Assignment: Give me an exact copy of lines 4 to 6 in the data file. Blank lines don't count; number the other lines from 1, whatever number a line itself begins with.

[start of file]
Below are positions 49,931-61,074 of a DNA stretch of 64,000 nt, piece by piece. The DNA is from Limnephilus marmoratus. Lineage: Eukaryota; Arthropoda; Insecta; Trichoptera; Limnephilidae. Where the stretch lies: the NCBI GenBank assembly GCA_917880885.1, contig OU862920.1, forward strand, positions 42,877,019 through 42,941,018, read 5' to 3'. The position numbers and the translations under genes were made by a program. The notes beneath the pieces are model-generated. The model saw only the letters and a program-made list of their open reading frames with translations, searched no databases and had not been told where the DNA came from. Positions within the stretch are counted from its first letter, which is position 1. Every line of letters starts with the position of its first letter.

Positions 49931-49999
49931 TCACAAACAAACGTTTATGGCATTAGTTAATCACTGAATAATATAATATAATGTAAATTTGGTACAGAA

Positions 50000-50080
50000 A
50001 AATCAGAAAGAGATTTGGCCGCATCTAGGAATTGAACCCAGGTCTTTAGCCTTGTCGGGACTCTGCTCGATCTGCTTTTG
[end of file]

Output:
Positions 50000-50080
50000 A
50001 AATCAGAAAGAGATTTGGCCGCATCTAGGAATTGAACCCAGGTCTTTAGCCTTGTCGGGACTCTGCTCGATCTGCTTTTG